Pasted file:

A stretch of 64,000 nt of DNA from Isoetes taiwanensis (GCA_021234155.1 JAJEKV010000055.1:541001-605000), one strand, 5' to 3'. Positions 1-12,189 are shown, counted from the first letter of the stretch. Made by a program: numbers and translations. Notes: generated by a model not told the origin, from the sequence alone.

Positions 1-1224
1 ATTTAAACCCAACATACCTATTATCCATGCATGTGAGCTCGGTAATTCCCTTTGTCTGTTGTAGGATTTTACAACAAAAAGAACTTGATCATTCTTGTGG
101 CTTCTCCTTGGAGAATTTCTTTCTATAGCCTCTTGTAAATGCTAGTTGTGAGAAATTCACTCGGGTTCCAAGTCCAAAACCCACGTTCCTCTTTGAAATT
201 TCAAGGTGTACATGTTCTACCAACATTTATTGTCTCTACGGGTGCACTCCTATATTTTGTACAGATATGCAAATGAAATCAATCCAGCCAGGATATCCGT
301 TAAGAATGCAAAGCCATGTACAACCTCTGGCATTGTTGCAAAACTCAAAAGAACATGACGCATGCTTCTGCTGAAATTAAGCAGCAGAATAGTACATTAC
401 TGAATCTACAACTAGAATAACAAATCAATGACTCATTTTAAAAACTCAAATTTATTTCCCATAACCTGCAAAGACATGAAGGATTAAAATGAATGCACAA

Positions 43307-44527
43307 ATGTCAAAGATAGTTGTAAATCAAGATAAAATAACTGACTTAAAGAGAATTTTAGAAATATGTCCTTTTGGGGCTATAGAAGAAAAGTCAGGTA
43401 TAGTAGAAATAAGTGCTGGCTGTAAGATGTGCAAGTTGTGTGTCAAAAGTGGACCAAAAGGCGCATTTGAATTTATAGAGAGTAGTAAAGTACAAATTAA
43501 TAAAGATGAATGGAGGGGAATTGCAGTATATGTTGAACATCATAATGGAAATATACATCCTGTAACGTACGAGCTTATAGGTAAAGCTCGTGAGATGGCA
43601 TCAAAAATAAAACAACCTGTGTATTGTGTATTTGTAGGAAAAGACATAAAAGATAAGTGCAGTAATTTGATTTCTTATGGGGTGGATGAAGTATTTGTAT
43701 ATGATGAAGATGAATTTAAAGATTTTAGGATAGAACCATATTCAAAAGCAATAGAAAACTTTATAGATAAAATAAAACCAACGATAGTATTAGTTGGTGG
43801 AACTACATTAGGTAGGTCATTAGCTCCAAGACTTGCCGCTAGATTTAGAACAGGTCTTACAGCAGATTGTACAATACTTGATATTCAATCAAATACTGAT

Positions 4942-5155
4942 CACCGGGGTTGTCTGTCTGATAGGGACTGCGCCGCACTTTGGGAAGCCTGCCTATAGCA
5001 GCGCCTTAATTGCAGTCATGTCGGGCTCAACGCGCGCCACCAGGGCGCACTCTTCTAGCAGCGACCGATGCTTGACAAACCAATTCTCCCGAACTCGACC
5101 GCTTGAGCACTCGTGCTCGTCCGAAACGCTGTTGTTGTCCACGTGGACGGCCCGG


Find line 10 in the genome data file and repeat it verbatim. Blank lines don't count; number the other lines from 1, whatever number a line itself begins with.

43401 TAGTAGAAATAAGTGCTGGCTGTAAGATGTGCAAGTTGTGTGTCAAAAGTGGACCAAAAGGCGCATTTGAATTTATAGAGAGTAGTAAAGTACAAATTAA